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You don’t have to be Apple to think different. And it doesn’t need to be January to create resolutions, to change things, or to develop habits that – in theory at least – make life better. It also makes sense to consider for a moment what that word ‘better’ means to you, by the way. The ‘think different’ ideas below are not universally useful. Not all suggestions will make every life better. In fact, what might make one life better may very well make no difference at all to another. Life is personal. Better is personal. And so are these suggestions. Take a look to see if any of them make sense for you. All seven are to do with how we think.
Tackling change and how to make life better when you’re upset, emotional or derailed is a waste of time. Decisions will be clouded. Perspectives will be wrong. The information you use, and how you process it, will be skewed. And it’s ironic that the times you’ll most want to make change to your life are actually when you are feeling upset, emotional or derailed. Wait a while before addressing any big decisions. Wait for the calm. Wait for the clarity. Then decide what to do.
Your worrying thoughts aren’t real. And just as you created them, you can decide what to do with them and how to react to them. Worrying thoughts are illusions. A great way to reenforce not only that worrying thoughts are illusions, but that they are also very unlikely to come to fruition, is to think about the worrying thoughts you’ve had in the past. Think of all the time you’ve invested in worrying about outcomes that never manifested and problems that only ever existed in your head. There’ll be lots.
This is much more powerful than you might imagine. Giving yourself permission and the space to be wrong is, first of all, reminding yourself that you can’t know everything and that you don’t actually know what you don’t know. Once you accept these things, your thinking can be much more adventurous and the irony is that when you stop worrying about being right all the time, you create room and opportunity for your best thoughts and ideas to be born.
Planning is valuable. But not all the time. If you try to plan your life you are really only working with known experiences and outcomes, so it’s unlikely you’ll expand yourself or your life to the maximum. Book a trip – today – to go somewhere you’ve never been. Alone, even. Get your first tattoo. Start to look for a job in a completely unrelated field so that you imagine your work life in a totally different way. Instigate or say yes to a relationship that’s just not like you. With someone that’s just so not your type.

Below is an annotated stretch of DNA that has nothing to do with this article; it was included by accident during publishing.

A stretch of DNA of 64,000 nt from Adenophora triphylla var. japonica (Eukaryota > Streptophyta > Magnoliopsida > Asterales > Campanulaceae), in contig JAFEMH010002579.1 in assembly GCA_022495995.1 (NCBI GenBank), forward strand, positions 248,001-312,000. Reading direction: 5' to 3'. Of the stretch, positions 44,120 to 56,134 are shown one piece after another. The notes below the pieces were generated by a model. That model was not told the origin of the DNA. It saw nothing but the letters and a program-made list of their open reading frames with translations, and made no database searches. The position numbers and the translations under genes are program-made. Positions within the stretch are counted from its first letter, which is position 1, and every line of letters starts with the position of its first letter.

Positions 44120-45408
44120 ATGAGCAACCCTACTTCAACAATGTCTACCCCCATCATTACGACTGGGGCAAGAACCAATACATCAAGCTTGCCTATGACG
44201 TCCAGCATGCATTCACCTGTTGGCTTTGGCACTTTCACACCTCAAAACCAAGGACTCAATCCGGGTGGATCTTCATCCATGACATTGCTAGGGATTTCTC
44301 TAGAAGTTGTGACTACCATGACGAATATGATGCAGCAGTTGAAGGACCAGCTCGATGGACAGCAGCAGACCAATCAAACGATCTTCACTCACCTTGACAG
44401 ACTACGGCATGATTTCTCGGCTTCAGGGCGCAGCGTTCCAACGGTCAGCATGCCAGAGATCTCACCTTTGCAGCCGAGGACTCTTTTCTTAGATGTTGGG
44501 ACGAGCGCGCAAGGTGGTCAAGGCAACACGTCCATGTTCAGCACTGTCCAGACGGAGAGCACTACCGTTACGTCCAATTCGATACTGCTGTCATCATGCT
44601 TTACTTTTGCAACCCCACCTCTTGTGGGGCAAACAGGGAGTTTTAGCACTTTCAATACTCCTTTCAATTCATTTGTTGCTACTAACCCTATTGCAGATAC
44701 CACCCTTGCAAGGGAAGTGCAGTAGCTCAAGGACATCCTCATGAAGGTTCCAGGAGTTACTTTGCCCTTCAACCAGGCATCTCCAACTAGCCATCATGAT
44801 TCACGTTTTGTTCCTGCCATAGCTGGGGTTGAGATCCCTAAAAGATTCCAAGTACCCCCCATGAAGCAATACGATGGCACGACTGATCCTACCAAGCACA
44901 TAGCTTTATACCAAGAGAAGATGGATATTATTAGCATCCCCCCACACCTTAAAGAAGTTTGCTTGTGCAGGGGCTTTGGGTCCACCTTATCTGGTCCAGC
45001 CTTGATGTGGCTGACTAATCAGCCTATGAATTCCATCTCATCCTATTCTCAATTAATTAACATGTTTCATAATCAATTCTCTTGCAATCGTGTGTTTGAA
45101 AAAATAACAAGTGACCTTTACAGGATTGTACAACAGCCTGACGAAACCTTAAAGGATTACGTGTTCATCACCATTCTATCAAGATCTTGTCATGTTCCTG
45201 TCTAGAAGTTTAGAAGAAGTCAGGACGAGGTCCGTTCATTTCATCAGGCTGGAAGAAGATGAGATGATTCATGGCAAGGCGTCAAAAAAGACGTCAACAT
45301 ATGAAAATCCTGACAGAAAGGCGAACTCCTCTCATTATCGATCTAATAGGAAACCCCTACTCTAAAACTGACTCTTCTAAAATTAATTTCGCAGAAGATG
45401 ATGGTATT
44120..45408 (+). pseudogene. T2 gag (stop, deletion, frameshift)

This kind of thinking is interesting because it’s based on the idea that you really don’t know yourself and what is best for you. And that thinking you do know everything about yourself is keeping you from experiencing so many, many new and exciting things.
You’re complex. Who and what you are is layered and complicated. And yet you will, from time to time, develop new dreams and ideas that you want to explore. If and when they come off, that’s brilliant. And if and when a dream doesn’t come off, that’s OK too. It’s just that dream that didn’t come to life – not your entire future. Broken dreams feel awful. But you’ve recovered before, and you’ll recover again. And most of all – don’t stop dreaming. The next dream might be the one.
How many decisions, in relation to how you have built your life to date were made from a position of fear? To avoid pain or conflict or the possibility of failure. If it’s many or most of them, you might have accidentally built yourself a too small and unfulfilling life. An example is not putting yourself out there or bigging yourself up as much as you could, based on how well you know you are doing. Some people don’t tell their story out loud for fear of being put back down or belittled. Another example is choosing jobs that are clearly within your capability rather than those that will truly challenge and grow you. And when it comes to relationships, the way we make decisions can also be really, really strange, especially when we consider how impactful on our entire lives our relationships with a significant other can be. Some people choose relationships that they can see are very likely to fail, and they may even do things to actually make them fail, simply because they don’t think they deserve to be loved. And some people choose relationships that are stale and unchallenging because they fear being alone, so only say yes to relationships where they feel somehow superior to the other person, on the false assumption that this means they won’t then end up being deserted. In summary, don’t just think about what you’re thinking - think also about why you are thinking it.
Ambition is a good thing. It’s a way of thinking that drives you forward. But make sure you use the right fuel for the journey. Hate focuses you on things you don’t like, people that you don’t like, situations that are corrosive, parts of your life that drain you and indeed anything that makes you unhappy. The narrative here is dark and gloomy. And because that tone can sometimes bring a person and the people around them down, fuelling your journey with hate is unhealthy and just not useful.
Love on the other hand gets you out of bed an hour earlier, it disciplines you to eat and sleep better so you are better prepared for the change you want. Love gives you confidence and lifts your spirits. Because you are focusing on the person you know you want to become, and how you imagine that feels and sounds and tastes and smells.
Think about where, who and what you are running to, not where, who and what you are running from. Fuel you’re ambition with the things that you love, not the things that you hate.
So there you go. Seven ways to address your thinking. See if any of them can make a difference to you.